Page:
A girl was gang raped near the Fly’s neighborhood.
The People don’t need what they have elected and they don’t deserve what they have chosen. May God help us navigate these next four years.
The election is over. The Fly has apparently won. Apparently is the key word.
The Spider voted and watched the machine go from R to O. I was paying attention, but it took several tries to get the R to register. Is it fat fingers, a malfunctioning machine or something more?
First I admit my fingers are no fatter than anyone elses. Plus the only time this ‘flip’ occurred was with the BIG choice. All others worked fine. Hmm…
Is this a software glitch or a tweak? DRE (Direct Reporting Electronic) voting machines are now in place. True, the results are tabulated more quickly and efficiently, but it has been shown to have weaknesses. Weaknesses that can be hacked into by students or exploited by vote manipulators.
Why were the networks calling the race so early when so few votes had been counted?
SCYTLgate? Interesting thought on a strand of web. James Clapper, current Director of National Intelligence, shows up in the funding web of SCYTL. More and more interesting…
The U.S. House Intelligence Committee is scheduled to hold a closed meeting on 15 November 2012. The Senate is also conducting an investigation, but the harry wasp is not interested in the truth. He only seeks to protect the hive.
Scheduled to testify are James Clapper, Director of National Intelligence, David Petraeus, Director of the CIA, and Matthew Olsen, Director of the National Counterterrorism Center.
The Committee has already sent a letter to the State Department demanding answers. Of course, none are forthcoming.
The Spider sits patiently.
A plan was laid this summer – silly game, fun game.
The friends chose their pieces and their plots.
Then the fire burned and the friends fumed — the Fly! He must be stopped!
The election neared and the plan remained a plan – silly game, fun game.
Now the Fly is in the Parlour and the best tramped in the floor.
The Spider echoes Raven and cries “Never more!”
The plan is hatched – hard game, serious game.
The Rat and Roach are Spider’s friends and Mouse is hanging by
To rid the People’s Parlour of that wicked, wicked Fly.
The Fly watched as Benghazi burned. Why, Fly? Why?
Was it for guns or oil or prophet? Was it for friend or foe?
The Spider looks at all the web to see who’s in the know.
Sift through the news. Examine the clews.
All the while stroking wings of that wicked little Fly.
I look and listen all the day. I watch them come and go. They’ll always find me underfoot — I wonder if they know?
Do I play near stallion’s feet? Or dance among the stars? Or do I stand at edge of time and balance on the bars?
Come into my parlour, friend, ’cause it’s your parlour, too. We wait and watch together — the Spider and my crew.
“Will you come in to my parlour?” said the Spider to the Fly. “‘Tis the prettiest little parlour that ever you did spy; The way into my parlour is up a winding stair, And I’ve many curious things to shew when you are there.”
“Oh no, no,” said the little Fly, “to ask me is in vain, For who goes up your winding stair can ne’er come down again.”
“I’m sure you must be weary, dear, with soaring up so high; Will you rest upon my little bed?” said the Spider to the Fly. “There are pretty curtains drawn around; the sheets are fine and thin, And if you like to rest awhile, I’ll snugly tuck you in!”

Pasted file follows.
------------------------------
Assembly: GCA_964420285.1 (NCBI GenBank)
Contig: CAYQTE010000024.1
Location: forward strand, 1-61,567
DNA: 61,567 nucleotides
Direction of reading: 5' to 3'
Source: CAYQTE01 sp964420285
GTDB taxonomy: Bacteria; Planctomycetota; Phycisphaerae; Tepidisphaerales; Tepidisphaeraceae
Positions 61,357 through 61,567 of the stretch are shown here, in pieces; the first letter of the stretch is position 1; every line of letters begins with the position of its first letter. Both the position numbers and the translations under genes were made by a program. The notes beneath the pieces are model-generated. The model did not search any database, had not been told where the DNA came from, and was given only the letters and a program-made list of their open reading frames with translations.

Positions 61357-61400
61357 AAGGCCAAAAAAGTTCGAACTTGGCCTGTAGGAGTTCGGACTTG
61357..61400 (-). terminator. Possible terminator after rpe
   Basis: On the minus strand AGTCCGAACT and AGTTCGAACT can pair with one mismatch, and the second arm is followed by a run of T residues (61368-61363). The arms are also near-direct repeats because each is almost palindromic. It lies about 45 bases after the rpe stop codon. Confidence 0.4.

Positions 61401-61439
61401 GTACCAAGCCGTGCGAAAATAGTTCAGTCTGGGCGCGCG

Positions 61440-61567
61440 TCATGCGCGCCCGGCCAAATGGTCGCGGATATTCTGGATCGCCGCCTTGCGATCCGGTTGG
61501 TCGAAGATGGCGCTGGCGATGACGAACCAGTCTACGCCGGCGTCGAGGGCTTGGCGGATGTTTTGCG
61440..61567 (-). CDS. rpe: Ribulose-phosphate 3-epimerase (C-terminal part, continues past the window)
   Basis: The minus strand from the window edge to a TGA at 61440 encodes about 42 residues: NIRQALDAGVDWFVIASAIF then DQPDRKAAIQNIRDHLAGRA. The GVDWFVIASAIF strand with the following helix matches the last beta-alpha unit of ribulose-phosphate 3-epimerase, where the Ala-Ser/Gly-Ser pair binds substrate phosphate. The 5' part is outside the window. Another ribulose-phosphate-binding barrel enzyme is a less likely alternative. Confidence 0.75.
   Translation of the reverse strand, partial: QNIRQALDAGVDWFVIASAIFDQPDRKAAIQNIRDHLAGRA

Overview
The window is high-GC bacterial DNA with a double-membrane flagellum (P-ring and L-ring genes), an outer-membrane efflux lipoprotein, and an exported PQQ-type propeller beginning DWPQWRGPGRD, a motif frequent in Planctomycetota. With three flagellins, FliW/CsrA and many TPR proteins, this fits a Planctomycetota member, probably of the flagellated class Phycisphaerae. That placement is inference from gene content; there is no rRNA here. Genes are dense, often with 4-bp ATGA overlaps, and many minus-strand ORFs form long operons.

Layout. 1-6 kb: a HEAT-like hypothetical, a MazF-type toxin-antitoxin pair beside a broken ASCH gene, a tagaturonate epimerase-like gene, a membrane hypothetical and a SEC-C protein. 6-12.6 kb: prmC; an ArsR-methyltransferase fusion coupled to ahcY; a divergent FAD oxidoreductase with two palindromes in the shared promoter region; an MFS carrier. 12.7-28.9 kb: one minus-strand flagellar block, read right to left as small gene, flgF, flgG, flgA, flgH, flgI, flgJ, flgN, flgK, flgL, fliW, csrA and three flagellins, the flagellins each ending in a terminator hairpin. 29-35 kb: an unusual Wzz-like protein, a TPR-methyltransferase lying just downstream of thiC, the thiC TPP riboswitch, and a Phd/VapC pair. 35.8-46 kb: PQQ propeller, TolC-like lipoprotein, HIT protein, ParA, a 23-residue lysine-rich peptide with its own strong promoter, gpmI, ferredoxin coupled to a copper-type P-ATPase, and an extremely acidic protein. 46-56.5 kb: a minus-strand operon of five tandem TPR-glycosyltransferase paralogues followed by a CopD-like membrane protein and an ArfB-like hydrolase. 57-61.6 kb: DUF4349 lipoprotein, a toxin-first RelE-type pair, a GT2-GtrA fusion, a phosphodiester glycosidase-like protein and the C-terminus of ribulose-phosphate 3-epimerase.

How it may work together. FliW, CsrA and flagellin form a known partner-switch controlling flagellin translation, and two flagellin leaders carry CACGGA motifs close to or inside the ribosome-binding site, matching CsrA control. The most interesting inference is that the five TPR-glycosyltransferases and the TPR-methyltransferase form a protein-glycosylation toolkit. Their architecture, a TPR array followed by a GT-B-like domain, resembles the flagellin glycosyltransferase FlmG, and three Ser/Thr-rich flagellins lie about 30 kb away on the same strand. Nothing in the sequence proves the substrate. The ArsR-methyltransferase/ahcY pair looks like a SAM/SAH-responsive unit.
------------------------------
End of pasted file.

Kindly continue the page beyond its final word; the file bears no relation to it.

“Oh no, no,” said the little Fly, “for I’ve often heard it said, They never, never wake again, who sleep upon your bed!”
Said the cunning Spider to the Fly, “Dear friend what can I do, To prove the warm affection I’ve always felt for you? I have within my pantry, good store of all that’s nice; I’m sure you’re very welcome — will you please to take a slice?”
“Oh no, no,” said the little Fly, “kind Sir, that cannot be, I’ve heard what’s in your pantry, and I do not wish to see!”
“Sweet creature!” said the Spider, “you’re witty and you’re wise, how handsome are your gauzy wings, how brilliant are your eyes! I’ve a little looking-glass upon my parlour shelf, If you’ll step in one moment, dear, you shall behold yourself.”
“I thank you, gentle sir,” she said, “for what you’re pleased to say, And bidding you good morning now, I’ll call another day.”
The Spider turned him round about, and went into his den, For well he knew the silly Fly would soon come back again: So he wove a subtle web, in a little corner sly, And set his table ready, to dine upon the Fly. Then he came out to his door again, and merrily did sing, “Come hither, hither, pretty Fly, with the pearl and silver wing; Your robes are green and purple — there’s a crest upon your head; Your eyes are like the diamond bright, but mine are dull as lead!”
Alas, alas! how very soon this silly little Fly, Hearing his wily, flattering words, came slowly flitting by; With buzzing wings she hung aloft, then near and nearer drew, Thinking only of her brilliant eyes, and green and purple hue — Thinking only of her crested head — poor foolish thing! At last, Up jumped the cunning Spider, and fiercely held her fast. He dragged her up his winding stair, into his dismal den, Within his little parlour — but she ne’er came out again!
And now dear little children, who may this story read, To idle, silly flattering words, I pray you ne’er give heed: Unto an evil counsellor, close heart and ear and eye, And take a lesson from this tale, of the Spider and the Fly. Mary Howitt
The election door has closed and my eye is dull, not bright; the constant wait and watching begin this very night. The Fly is in my parlour, the fool’s have placed him there — it only waits for me to drag it up my little stair.